Unit D1, Stand 189, Northlands Business Park, Johannesburg, South Africa​


Several news articles published this past week interviewed managers of and security officers themselves and quoted the very reputable Institute for Security Studies (ISS) in saying that the SA Police Service is unable to address the safety and security needs of its citizens. It is private security companies that have stepped into that gap, trying to breach it. As with education, those families that can afford to, pay for both private education and private security; two things that, in most other countries, are provided by the State.

The South African Police Service published the latest crime stats for Q1, 2021.

The immediate question that springs to mind is, “How much under-reporting is really happening?” This is because every conceivable platform used by the ‘common man’ to gauge crime trends, such as security WhatsApp, Signal or Telegram groups established by industry role-players, crime prevention forums, residential areas and their private security vendors; clearly indicate a significant uptick in crime. Both in frequency and brazenness, if that is even a word.

Given our recent introduction of a range of new, specialised services, and ever since our establishment in 1999, NSA Global Security Consultants has developed an impressive track record of successful international security deployments worldwide. We are now proud to introduce our new South African divisions that bring world-class security solutions to the South Africa security context.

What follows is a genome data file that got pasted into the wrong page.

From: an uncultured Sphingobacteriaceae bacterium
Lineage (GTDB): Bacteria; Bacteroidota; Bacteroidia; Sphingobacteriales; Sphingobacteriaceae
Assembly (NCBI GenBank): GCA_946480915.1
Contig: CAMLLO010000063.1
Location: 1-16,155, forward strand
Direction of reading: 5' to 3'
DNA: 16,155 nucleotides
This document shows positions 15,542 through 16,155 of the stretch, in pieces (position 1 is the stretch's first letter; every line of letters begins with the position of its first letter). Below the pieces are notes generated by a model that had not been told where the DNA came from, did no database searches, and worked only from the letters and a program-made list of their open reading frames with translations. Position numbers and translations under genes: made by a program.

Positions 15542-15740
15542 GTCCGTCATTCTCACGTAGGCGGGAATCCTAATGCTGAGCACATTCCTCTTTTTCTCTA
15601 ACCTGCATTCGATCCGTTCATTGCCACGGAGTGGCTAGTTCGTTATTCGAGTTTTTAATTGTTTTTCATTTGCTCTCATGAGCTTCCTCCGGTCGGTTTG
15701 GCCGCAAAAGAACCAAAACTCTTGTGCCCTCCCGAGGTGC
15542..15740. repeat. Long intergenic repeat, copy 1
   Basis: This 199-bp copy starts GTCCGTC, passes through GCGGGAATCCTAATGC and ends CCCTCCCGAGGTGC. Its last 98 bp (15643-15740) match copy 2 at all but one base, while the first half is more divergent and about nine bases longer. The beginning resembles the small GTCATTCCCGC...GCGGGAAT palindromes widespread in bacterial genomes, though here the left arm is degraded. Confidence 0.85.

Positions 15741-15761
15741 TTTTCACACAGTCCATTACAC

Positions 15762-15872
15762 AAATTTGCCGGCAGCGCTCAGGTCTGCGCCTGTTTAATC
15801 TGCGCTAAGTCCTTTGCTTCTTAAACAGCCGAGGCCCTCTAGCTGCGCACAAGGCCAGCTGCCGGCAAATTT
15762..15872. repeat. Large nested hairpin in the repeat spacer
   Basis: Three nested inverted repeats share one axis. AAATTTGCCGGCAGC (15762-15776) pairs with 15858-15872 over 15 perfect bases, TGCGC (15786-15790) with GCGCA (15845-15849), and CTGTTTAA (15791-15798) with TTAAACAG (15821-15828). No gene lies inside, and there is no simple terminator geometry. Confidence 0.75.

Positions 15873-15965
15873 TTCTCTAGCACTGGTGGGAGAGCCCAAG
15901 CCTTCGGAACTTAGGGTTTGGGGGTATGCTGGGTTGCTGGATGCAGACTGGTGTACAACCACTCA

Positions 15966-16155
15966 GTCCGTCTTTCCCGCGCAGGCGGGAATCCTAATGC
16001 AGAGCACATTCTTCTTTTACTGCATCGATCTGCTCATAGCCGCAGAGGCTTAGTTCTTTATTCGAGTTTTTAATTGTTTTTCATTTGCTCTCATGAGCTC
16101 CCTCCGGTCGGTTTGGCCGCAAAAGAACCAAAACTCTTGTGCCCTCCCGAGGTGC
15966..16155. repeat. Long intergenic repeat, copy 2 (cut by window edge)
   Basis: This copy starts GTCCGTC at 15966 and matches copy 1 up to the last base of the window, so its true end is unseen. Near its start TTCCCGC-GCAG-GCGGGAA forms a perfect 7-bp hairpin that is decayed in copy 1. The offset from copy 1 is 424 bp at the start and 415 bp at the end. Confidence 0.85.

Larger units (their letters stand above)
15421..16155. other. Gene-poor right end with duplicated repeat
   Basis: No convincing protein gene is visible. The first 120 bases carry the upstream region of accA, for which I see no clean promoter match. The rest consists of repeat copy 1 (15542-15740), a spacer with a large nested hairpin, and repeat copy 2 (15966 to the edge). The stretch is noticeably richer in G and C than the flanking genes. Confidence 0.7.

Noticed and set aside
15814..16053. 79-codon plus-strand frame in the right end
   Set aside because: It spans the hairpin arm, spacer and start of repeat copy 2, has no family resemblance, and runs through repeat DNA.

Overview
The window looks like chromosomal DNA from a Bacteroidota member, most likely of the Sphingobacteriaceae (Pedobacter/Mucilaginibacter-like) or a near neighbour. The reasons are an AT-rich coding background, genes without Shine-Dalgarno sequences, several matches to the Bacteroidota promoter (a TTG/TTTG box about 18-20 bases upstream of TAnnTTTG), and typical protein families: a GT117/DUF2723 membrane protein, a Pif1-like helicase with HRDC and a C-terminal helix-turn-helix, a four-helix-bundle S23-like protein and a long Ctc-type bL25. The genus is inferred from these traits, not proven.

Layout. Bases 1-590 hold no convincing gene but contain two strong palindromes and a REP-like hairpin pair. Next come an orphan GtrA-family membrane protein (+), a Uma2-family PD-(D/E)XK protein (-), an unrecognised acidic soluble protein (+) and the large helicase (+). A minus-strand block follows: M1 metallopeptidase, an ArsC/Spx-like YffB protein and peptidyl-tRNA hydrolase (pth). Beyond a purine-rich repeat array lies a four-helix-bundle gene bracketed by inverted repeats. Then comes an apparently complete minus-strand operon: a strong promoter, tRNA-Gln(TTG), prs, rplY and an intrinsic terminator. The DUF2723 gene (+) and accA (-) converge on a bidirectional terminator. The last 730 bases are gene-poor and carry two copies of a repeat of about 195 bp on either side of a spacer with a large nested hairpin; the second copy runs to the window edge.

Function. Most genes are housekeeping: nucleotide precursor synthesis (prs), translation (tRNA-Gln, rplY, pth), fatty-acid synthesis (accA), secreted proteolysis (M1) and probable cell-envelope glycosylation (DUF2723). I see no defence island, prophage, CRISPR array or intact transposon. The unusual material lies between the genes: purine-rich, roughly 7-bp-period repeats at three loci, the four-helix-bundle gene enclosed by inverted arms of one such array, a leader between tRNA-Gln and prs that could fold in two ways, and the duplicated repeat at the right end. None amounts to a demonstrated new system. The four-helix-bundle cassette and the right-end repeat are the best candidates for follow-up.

Having watched this video many times on all kinds of platforms over the past week or so and read hundreds of comments, some positive, some funny and some negative, we are motivated to note down some general observations and thoughts:

The SA Police Force as it was known then, established “Truck Hijacking Units” comprised of experienced detectives in the early 1990s, to deal with what was seen as an increasing scourge, and one following on from a rise in vehicle hijackings; something that we still know today.

The Greek philosopher, Heraclitus, had it right when he said, “Change is the only constant.” And most new year messages contained wording to the effect that, “2021 can only be better, let’s just forget 2020.” I think Heraclitus would’ve been amazed if he were able to look around today. Here’s a small sample of today’s headlines from the world of news, economics and of course, security:

As South Africa enters Level 2 of our COVID-19 lockdown, following President Ramaphosa’s Sunday evening announcement to the nation, we look back and answer some of the questions that we were almost too frightened to ask in Level 5, but that we knew were all too predictable.

With a multitude of Fortune 500 companies having large-scale operations in South Africa and Africa, and a substantial number of expatriate personnel working for these companies across the African continent; the security departments of many of these companies have no doubt been sent into a bit of a tail-spin since the majority of the world enacted strict travel restrictions in place to curb the rampant spread of COVID-19.

One of the aspects of the decision by President Ramaphosa to lockdown South Africa that has serious security implications for businesses around the country is the fact that their physical premises will be completely unoccupied for the 21-day duration. This obviously excludes those businesses which are deemed to be “essential service providers”.

A recent Asher and Lyric survey gathered data from a variety of trusted international sources to create a ‘Women’s Danger Index’, ranking the countries’ safety for solo female travellers.